Synthesis of dispersants to generate fillers for composites designed to have an enhanced echogenic response

Stimpson, Amy (2020) Synthesis of dispersants to generate fillers for composites designed to have an enhanced echogenic response. PhD thesis, University of Nottingham.

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Ultrasound (US) imaging was identified as an advantageous imaging modality over the typically used X-ray. Thus, composites comprising of dispersed US-visible contrast agents embedded in a thermoplastic polyurethane matrix were made. To form the composite device, a commercially available material was used as a dispersant for microparticles. These coated phosphate-based glass microspheres were used as ultrasound visible contrast agents, in a medical grade polymer matrix. Ultrasound images of hollow tubes were obtained by Children’s National Medical Center (Washington DC, USA), which proved to show promising initial results. Imaging artefacts attributed to poor dispersion were observed, thus optimisation of device focussed on dispersant design. To optimise the dispersion of contrast agent throughout medical devices, bespoke dispersants were designed and synthesised to be more compatible with the matrix polymer. The first technique was to employ a thiol chain transfer agent (CTA) which was a one-pot, high yielding reaction to produce oligomers. The other method was catalytic chain transfer polymerisation (CCTP) followed by post-functionalisation of the vinyl-terminated oligomeric product via thiolene click chemistry. It was found that carboxylic acid containing thiols were excellent CTAs for monomers detailed.

The synthesis of various iron-a-diimine complexes as potential alternatives to commercially available cobalt-based complexes that are typically used as control agents in catalytic chain transfer polymerisation (CCTP) was carried out. Their efficiency as chain transfer agents was investigated and related to the catalyst generation method, concentration and heating type. Although they did not exhibit high efficiencies as catalytic chain transfer agents under the conditions described, chain transfer behaviour was observed for these complexes. It was noted that molecular weight and dispersity of polymer products were lower than products obtained from uncontrolled free radical polymerisations. The differential effects of utilising microwave heating (MWH) on the rate and molecular composition of final products obtained compared to when conventionally heating (CH) was applied was also investigated. The differences were found to be related to an increase in the rate of propagation in the case of MWH conditions, which was attributed to the selective heating of particular radical species. Higher molecular weight polymers were obtained from MWH reactions, with the dispersity remaining relatively equivalent to those of the products obtained from analogous CH reactions. This suggests the selective heating of the propagating polymer radical dominated in this CCTP system rather than additional heating of the iron complex. The latter having been proposed as a potential route that electromagnetic waves may have increased the efficiencies of the iron-based catalysts due to their ferromagnetic centre in comparison to the paramagnetic cobalt complexes.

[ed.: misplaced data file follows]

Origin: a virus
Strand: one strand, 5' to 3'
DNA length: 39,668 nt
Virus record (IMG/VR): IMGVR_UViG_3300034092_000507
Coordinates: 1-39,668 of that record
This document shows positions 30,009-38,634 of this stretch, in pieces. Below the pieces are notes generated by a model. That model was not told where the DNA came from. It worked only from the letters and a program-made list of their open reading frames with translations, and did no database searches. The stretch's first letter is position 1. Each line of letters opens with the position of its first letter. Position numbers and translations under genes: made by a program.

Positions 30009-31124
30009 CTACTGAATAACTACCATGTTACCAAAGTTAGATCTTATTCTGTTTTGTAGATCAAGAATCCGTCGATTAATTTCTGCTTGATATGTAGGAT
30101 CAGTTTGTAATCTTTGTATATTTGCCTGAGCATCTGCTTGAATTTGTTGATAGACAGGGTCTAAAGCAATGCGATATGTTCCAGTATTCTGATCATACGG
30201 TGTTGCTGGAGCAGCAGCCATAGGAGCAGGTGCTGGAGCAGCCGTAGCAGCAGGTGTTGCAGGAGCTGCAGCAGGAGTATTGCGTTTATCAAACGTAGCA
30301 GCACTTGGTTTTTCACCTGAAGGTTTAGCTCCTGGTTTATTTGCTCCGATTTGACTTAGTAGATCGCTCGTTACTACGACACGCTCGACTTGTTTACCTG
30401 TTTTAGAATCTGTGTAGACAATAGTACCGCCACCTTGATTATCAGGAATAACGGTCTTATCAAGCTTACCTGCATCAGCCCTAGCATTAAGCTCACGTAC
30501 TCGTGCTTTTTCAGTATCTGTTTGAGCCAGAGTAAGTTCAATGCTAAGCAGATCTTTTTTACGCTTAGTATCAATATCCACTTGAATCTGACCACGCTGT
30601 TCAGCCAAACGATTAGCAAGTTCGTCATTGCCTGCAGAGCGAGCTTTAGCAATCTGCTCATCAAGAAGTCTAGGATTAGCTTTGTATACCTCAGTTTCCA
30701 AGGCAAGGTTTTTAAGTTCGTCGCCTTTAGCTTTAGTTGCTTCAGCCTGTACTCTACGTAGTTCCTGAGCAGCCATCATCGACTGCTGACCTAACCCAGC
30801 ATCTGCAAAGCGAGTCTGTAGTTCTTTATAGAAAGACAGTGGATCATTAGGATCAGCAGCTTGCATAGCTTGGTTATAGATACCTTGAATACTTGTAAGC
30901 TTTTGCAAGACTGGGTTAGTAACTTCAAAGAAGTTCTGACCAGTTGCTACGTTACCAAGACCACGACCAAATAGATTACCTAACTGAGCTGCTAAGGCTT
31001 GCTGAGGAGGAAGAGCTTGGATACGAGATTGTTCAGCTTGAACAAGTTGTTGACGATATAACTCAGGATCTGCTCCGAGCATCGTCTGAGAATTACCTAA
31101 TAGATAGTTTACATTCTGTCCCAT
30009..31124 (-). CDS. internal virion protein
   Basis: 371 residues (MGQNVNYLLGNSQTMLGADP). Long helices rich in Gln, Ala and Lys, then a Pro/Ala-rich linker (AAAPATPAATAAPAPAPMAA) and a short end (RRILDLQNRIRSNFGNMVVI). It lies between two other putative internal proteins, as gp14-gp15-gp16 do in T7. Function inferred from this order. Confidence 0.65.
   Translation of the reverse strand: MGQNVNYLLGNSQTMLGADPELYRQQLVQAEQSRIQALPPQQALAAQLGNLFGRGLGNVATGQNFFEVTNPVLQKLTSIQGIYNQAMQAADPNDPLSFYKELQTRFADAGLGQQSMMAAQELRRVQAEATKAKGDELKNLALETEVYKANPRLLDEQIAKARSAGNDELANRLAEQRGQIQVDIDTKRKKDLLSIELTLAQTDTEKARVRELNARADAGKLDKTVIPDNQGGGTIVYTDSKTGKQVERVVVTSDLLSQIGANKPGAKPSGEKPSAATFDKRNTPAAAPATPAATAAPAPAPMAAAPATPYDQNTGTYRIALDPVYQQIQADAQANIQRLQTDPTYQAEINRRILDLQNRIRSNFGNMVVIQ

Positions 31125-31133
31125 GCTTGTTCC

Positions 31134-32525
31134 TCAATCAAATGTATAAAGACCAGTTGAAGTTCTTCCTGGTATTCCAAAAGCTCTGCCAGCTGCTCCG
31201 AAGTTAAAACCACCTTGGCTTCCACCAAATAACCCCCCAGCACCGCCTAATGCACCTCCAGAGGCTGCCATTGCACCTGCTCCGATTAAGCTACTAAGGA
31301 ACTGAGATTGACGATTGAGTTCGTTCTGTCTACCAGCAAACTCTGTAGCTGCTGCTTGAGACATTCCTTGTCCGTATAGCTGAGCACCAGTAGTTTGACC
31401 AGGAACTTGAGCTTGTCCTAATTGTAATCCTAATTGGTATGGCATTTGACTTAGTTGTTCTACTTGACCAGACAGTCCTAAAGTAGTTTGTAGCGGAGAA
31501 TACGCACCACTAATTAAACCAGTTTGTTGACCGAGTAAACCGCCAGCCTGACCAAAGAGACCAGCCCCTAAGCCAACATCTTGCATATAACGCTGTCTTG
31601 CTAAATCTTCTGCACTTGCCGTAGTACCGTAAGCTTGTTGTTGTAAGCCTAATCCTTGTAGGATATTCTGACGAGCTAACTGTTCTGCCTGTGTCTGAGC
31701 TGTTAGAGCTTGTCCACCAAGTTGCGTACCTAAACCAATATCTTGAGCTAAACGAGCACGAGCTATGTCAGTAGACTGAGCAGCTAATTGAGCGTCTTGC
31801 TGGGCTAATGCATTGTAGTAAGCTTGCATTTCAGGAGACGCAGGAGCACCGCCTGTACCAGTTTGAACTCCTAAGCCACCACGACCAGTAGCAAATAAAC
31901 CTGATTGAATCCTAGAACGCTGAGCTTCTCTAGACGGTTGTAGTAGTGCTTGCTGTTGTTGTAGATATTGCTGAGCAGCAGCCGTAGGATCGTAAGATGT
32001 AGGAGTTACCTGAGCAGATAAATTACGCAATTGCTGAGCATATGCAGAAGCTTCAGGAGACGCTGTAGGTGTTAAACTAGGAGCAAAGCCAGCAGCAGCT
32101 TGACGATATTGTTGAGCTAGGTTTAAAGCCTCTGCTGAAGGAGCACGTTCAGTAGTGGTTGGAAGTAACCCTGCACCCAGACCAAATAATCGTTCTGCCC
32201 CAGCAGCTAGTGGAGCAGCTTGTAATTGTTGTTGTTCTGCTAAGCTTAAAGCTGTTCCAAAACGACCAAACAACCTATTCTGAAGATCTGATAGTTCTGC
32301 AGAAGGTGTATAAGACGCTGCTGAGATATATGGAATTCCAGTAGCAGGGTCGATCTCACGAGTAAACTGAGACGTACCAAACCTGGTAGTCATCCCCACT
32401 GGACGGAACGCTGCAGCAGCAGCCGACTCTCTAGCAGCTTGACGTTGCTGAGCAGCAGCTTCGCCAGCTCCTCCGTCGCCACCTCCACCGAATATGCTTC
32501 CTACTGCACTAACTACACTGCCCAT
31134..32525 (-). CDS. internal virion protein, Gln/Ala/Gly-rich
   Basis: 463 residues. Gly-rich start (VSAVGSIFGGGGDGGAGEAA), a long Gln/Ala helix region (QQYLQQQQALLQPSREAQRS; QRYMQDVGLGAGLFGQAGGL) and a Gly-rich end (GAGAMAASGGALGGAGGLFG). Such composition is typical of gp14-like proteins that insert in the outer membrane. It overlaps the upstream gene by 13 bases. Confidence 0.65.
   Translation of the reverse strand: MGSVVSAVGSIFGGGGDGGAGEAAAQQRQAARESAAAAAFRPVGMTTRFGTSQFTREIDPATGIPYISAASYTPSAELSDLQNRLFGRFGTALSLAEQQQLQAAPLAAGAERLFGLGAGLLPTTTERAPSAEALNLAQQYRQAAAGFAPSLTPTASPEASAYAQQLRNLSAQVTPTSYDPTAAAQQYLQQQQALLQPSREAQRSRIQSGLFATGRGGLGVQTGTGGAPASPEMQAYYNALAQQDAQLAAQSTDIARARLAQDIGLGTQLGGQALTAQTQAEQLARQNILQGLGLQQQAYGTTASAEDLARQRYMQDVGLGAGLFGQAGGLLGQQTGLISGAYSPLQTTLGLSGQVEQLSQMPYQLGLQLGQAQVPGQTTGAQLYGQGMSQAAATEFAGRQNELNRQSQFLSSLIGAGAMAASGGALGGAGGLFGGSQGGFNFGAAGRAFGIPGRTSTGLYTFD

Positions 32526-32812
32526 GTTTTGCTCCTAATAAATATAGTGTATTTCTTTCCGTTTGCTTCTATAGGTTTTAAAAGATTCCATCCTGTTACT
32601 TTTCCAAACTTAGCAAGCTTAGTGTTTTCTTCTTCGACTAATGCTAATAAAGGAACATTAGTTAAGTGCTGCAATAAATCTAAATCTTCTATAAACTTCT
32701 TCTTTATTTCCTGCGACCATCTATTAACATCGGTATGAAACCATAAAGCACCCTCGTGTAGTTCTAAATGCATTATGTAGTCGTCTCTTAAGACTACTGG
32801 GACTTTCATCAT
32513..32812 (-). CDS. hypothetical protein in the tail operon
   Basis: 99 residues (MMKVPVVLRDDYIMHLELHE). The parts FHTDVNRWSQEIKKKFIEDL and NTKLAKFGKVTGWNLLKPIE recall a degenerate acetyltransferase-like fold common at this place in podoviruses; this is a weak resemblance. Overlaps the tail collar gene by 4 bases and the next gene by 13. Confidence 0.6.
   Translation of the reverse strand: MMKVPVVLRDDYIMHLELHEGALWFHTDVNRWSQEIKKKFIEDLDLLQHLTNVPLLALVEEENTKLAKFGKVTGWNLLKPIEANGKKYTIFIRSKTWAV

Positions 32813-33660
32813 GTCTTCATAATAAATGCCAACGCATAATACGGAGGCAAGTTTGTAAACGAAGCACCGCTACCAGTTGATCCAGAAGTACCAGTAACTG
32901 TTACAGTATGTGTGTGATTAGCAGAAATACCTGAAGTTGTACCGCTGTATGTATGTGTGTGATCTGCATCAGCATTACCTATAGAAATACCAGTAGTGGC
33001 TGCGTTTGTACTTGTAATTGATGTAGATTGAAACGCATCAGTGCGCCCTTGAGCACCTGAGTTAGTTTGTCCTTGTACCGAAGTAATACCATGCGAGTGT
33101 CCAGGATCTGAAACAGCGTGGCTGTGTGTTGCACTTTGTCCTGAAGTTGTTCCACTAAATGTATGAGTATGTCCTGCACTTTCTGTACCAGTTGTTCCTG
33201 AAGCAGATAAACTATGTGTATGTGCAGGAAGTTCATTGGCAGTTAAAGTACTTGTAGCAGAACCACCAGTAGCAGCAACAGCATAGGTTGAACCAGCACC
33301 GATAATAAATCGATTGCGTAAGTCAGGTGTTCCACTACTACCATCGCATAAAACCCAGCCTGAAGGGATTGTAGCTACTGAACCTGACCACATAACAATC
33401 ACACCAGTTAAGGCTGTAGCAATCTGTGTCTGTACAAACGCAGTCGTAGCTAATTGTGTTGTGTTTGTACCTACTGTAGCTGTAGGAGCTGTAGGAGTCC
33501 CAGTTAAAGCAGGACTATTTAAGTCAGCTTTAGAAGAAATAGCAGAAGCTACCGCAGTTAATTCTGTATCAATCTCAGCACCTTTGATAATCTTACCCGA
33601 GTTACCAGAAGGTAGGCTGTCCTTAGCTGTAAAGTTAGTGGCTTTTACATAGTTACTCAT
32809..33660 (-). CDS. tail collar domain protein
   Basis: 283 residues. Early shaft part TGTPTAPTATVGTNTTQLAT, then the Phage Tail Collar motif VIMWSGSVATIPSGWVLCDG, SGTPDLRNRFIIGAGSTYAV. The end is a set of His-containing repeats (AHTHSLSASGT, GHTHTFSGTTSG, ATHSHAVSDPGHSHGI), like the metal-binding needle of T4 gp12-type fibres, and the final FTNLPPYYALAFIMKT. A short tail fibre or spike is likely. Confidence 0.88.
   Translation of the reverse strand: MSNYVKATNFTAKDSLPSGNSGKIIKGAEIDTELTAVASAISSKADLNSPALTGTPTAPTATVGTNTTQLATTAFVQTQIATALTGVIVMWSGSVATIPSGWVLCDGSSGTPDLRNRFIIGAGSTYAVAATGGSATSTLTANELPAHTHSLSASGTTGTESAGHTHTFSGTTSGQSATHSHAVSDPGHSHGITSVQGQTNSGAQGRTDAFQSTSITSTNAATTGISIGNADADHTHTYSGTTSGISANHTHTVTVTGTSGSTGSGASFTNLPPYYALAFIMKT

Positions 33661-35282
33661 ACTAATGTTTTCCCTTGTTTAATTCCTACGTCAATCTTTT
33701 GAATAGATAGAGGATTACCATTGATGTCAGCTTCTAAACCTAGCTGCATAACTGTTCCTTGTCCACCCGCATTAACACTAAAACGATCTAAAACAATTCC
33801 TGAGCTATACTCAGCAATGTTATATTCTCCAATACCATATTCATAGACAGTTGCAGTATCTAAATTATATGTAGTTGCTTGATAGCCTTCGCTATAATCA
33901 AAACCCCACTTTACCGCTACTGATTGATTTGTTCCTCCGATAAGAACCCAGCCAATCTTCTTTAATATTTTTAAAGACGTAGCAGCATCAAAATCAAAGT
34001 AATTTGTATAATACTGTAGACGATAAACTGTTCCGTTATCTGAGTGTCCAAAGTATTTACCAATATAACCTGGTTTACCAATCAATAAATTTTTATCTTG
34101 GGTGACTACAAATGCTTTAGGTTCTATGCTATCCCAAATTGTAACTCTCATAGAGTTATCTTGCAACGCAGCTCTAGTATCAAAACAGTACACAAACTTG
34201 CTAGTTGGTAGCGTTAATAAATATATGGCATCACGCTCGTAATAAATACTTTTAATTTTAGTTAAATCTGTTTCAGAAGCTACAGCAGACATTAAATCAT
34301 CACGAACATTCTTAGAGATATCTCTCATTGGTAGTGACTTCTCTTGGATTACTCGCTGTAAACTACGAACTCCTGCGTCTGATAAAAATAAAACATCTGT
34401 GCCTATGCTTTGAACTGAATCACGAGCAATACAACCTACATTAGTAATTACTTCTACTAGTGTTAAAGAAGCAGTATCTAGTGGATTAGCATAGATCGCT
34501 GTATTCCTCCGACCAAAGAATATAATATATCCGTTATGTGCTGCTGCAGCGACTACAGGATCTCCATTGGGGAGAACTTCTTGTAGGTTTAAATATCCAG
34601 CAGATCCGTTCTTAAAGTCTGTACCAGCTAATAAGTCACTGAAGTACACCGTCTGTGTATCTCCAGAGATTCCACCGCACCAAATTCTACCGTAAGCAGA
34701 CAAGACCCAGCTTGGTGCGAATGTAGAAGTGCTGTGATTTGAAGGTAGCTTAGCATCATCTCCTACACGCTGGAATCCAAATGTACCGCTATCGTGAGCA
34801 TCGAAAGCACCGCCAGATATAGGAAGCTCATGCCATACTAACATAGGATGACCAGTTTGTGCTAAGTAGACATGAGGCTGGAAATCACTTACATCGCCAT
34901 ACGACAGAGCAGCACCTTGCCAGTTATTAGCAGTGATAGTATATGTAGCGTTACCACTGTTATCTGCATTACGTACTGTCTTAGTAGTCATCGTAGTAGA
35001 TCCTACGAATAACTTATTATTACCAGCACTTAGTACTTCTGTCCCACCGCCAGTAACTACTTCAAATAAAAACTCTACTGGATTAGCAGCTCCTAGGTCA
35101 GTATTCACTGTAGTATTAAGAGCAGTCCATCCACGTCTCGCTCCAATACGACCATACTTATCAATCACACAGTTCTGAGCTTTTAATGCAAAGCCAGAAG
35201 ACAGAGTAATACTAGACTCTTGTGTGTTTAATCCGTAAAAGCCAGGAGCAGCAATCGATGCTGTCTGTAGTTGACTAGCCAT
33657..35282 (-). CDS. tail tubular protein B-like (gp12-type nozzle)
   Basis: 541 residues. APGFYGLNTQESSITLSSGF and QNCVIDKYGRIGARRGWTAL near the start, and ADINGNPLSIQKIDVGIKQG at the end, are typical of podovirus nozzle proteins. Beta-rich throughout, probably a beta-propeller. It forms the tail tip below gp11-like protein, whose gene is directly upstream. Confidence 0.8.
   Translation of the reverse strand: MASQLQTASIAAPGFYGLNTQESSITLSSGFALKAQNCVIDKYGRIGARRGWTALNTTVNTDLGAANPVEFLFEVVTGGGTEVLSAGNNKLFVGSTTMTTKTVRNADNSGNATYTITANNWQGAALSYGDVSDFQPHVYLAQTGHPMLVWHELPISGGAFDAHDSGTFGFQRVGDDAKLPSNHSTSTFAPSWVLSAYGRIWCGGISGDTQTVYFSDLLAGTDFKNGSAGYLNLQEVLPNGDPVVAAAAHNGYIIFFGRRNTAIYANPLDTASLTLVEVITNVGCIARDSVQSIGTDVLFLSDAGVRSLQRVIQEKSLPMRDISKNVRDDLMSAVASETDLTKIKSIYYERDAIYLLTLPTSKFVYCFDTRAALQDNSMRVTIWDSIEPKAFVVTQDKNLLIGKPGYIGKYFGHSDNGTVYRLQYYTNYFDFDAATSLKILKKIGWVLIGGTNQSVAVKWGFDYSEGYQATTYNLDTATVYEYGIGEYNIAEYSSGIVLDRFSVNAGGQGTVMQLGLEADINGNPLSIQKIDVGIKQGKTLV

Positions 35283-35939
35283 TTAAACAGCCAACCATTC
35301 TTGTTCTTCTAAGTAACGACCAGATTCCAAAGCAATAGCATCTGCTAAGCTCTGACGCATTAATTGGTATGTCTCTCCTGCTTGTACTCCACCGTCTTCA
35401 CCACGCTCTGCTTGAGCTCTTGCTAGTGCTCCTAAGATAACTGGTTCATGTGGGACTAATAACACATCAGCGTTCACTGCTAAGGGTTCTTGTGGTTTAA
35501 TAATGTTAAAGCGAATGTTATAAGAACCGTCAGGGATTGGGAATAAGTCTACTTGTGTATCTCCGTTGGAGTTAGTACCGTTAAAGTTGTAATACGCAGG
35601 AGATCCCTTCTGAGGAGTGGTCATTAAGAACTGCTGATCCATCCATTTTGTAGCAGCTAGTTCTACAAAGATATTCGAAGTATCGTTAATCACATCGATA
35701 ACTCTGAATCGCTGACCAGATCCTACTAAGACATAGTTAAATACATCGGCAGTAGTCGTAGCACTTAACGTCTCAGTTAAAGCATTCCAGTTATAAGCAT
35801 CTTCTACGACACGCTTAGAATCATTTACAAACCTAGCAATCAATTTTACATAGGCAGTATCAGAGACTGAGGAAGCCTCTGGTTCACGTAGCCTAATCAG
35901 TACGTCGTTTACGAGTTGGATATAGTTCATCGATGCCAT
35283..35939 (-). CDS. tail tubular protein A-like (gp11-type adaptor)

Item Type: Thesis (University of Nottingham only) (PhD)
Supervisors: Irvine, Derek
Howdle, Steve
Ahmed, Ifty
Lester, Edward
Keywords: dispersants, chain transfer agent, catalytic chain transfer polymerisation
Subjects: T Technology > TP Chemical technology
Faculties/Schools: UK Campuses > Faculty of Engineering > Department of Chemical and Environmental Engineering
Item ID: 60983
Depositing User: Stimpson, Amy
Date Deposited: 27 Aug 2020 12:37
Last Modified: 27 Aug 2020 12:37

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